brand, grade, palatability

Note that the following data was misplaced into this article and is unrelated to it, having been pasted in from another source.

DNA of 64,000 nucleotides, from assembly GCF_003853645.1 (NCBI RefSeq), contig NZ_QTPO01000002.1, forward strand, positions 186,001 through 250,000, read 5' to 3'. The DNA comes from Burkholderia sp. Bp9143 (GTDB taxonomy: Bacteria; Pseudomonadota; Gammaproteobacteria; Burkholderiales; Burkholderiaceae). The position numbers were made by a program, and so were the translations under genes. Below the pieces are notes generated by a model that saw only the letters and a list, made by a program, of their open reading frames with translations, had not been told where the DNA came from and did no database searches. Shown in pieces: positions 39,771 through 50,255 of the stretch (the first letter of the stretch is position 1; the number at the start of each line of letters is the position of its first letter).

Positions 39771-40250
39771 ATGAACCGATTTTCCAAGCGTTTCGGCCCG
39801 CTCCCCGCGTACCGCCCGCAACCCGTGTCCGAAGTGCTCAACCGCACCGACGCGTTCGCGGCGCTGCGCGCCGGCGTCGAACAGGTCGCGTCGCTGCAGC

In consumers’ eyes, not all beef is considered equal. In addition to USDA quality grades, close to 150 branded beef programs are approved for the segregation and marketing of beef products (USDA, 2015). This large number of product categories allows consumers to have a choice in the products they purchase. Blind sensory panel testing of beef, where consumers are not shown the brand or information about a product, has been used for many years. While important to determine palatability characteristics of beef when evaluated blind, consumers do not select, purchase, and consume beef without additional product information. Evidence suggests that branding and product labeling has an influence on consumers’ decisions before having firsthand experience of the product (Levin and Gaeth, 1988). Branding products allows pieces of information to be used to form quality expectations (Steenkamp and vanTrijp, 1996) and can encourage consumers to pay a premium for the increased quality associated with a brand (Grunert et al., 2004). Moreover, previous research suggests that consumers perceive a product differently when brand information is disclosed (Allison and Uhl, 1964). Numerous studies have evaluated the economic impact of beef branding; however, no research has focused on the effect of branding on consumer perception of beef eating quality. Therefore, our objective was to determine how consumer palatability ratings of beef strip loin steaks are affected when products are identified with a brand or USDA grade.


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